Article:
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Nursing crisis

Re “How Canadian hospitals grew dependent on expensive out-of-town nurses” (Feb. 17): How can this possibly happen?

I have no doubt that providers of contract nurses are sorely needed. What I can’t accept is that various governments, in their wisdom, are willing to pay excessive amounts of money for these services, but unwilling or unable to pay nurses on staff in our hospitals.

What I am witnessing looks like a calamity of errors orchestrated by every health minister in Canada.

Edward Charters Montreal

I suggest that nurses should be trained in hospital nursing schools, as they did until about 25 years ago.

Vancouver General Hospital used to turn out 200 new qualified registered nurses a year. This was but one major hospital among many that had nursing schools within their jurisdictions.

There were no tuition fees. For three years, we students were given rooms in a residence and worked for our education under amazing instructors. We worked together, ate together, discussed our experiences endlessly and propped up one another as necessary.

From Day 1, we partially staffed the hospital. When we graduated, we stayed on or travelled to other parts of Canada and the world.

In 1998, the Vancouver General School of Nursing closed after 99 years. Somehow, with little warning, hospital nursing schools disappeared and colleges and universities – alongside politics and money – took over.

Sharon McKenzie Stratford, Ont.

Your incisive investigation about the false promises of privatized nursing echoes my own experience as a national union representative (now retired). It was frustrating to find my own union nurses repeatedly being denied work, to avoid overtime, in favour of more expensive agency nurses.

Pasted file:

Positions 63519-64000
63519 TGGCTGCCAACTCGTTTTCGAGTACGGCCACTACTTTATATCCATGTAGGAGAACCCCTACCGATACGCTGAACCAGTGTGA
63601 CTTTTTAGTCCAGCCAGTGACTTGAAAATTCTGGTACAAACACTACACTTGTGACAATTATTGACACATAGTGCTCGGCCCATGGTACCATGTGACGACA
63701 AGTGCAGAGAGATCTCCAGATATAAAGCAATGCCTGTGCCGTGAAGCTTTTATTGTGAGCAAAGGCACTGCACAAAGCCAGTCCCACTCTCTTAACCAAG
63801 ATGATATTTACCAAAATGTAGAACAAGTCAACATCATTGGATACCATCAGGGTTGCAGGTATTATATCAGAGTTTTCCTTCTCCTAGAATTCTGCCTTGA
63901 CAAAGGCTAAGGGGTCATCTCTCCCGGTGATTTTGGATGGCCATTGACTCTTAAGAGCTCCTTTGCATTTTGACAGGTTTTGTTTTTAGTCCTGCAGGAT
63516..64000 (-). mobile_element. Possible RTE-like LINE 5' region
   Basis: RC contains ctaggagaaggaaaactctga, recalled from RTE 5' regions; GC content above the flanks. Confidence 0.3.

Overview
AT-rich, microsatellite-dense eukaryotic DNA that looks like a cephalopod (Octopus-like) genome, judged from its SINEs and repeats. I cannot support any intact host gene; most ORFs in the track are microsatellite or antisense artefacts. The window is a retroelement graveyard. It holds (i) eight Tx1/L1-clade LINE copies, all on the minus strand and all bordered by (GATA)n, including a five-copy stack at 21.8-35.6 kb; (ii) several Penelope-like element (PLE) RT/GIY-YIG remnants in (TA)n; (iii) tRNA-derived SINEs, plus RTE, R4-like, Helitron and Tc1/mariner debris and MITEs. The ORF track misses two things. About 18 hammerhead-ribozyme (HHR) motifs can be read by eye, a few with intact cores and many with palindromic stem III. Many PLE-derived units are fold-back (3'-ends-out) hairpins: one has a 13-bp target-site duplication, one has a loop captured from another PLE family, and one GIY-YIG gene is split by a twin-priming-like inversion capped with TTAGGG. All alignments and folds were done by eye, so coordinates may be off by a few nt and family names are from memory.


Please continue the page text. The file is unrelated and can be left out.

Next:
Then there are the knock-on effects of “travel nursing.” One U.S. National Bureau of Economic Research study reported that almost half of long-term care infections during the pandemic were driven by multisite staff. As the courts, most recently in Ontario, are belatedly confirming, a better solution to understaffing would be to stop shortchanging health care workers.

Tom Baker Burlington, Ont.

Stay or go

Re “Provinces harm family finances by playing politics with $10-a-day child care” (Report on Business, Feb. 17): I work as a nurse practitioner providing primary care to more than 700 patients. I’m passionate about my work, but I’m distraught by my recent rent increase and the rising cost of living.

My husband and I are both 31. We have been delaying starting a family for fear of less income and high child-care costs. We don’t want to move but, despite our dual incomes, we do not earn enough to invest in the market.

$10-a-day daycare will not fix the affordability crisis, but it is a necessary step. Not having access to affordable child care forces us to consider other cities or provinces and thus, once again, decrease access to primary care for British Columbians.

The next crisis in primary care will arrive when those who provide care are unable to afford living in the same community as their patients.

Mallory Alcock Coquitlam, B.C.

Old fears

Re “In defence of aging at the top” (Report on Business, Feb. 19): Many people are of the view that U.S. President Joe Biden should stand down on serving a second term.